Dr. Roubinian is one of those physicians who thrives on wearing more than one hat. After finishing a fellowship in critical care medicine in 2011, he knew he wanted to be a clinician. Shortly afterward, an opportunity to do clinical research helped him discover he was just as passionate about clinical investigations as he was caring for patients. So when he joined TPMG in 2015 to practice as a pulmonologist while conducting research, he knew he’d discovered the best of both worlds.
Over the last decade, Dr. Roubinian has pursued research in the field of blood transfusion, noticing that much about its epidemiology, particularly as it relates to anemia, is unknown. Recognizing a lack of data on how patients with anemia should be managed following their intensive care and hospital stays, he embarked on a research collaboration to evaluate patient outcomes longitudinally, following hospital care.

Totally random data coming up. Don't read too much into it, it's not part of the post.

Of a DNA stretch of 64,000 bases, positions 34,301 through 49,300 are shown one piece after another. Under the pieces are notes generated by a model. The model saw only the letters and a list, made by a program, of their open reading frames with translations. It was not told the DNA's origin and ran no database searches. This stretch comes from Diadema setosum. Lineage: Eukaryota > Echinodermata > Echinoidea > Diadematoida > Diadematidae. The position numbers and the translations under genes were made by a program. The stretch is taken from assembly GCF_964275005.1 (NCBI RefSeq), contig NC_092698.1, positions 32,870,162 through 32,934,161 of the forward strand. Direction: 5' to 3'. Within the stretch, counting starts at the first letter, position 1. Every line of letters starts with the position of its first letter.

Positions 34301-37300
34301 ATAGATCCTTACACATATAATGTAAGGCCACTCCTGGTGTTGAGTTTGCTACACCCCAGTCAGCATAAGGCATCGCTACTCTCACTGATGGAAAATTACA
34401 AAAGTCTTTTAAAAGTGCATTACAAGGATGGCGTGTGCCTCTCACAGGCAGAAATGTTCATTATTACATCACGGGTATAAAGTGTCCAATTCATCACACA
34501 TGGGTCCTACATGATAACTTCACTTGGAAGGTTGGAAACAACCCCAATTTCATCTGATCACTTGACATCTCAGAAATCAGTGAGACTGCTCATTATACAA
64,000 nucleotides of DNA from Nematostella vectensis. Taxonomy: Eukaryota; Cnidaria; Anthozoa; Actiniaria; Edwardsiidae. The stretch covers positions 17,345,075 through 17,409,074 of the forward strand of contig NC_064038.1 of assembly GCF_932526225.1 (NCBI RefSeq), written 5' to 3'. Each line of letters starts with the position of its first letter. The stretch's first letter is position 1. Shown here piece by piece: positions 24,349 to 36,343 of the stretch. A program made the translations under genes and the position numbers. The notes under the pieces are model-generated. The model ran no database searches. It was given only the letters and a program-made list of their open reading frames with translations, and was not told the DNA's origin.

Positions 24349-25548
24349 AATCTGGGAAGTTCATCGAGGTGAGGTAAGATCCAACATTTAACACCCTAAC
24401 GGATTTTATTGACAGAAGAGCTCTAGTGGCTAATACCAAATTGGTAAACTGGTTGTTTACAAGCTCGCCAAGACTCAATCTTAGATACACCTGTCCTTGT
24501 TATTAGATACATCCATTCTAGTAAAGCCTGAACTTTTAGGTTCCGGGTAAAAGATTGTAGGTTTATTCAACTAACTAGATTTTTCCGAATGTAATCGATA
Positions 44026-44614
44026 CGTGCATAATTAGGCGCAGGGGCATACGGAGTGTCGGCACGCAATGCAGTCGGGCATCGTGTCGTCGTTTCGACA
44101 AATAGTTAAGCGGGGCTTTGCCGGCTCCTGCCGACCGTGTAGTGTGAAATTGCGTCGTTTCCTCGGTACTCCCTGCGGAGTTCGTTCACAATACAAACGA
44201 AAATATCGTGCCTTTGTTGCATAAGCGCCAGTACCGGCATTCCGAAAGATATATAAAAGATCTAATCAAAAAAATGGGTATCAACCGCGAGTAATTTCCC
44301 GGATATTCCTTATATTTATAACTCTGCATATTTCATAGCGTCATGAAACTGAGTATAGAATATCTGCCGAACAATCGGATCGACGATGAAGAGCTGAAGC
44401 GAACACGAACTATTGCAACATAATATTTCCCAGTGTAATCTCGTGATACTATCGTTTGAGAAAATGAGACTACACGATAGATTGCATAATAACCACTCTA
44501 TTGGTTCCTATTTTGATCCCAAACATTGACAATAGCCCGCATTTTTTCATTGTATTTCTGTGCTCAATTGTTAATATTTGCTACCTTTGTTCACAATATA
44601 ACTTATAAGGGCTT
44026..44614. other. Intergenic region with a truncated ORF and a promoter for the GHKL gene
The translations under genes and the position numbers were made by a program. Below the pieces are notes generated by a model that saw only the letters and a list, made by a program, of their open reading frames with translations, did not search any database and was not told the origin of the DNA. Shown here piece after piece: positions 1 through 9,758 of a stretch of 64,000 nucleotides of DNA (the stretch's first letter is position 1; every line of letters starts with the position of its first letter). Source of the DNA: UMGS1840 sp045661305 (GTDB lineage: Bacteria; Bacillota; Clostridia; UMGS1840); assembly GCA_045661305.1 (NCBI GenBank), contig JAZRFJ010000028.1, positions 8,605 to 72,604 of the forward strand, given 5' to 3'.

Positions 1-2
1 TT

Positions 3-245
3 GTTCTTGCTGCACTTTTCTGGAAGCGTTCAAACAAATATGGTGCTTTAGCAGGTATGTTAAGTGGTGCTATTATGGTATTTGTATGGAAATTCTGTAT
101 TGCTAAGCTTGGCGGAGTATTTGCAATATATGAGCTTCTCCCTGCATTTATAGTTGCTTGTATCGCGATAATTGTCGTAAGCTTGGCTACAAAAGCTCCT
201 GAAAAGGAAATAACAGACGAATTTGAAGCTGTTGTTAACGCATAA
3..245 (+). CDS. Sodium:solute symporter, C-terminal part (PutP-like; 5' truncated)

Anemia is common in hospitalized patients and has been independently associated with morbidity and mortality. In the past, physicians often treated anemia with transfusions to increase hemoglobin levels, but a series of randomized controlled trials showed similar outcomes with less frequent red blood cell transfusion.
Dr. Roubinian and his Division of Research colleagues followed a cohort of nearly half a million patients over 5 years. They found that a decline in the use of red blood cell transfusions was associated with an increase in anemia during and following hospitalization, but that this increase was not associated with adverse effects on long-term outcomes. In fact, what they found were improved outcomes in anemic patients in parallel with those of all other hospitalized patients in KP Northern California.
“Dr. Roubinian humbly and expertly strikes a perfect balance between clinical practice and research,” says Rita Ng, MD, co-physician-in-chief for KP East Bay. “This study adds to the evidence regarding the safety of transfusion guidelines and hopefully will provide some reassurance to physicians when deciding whether to discharge a patient with anemia home.”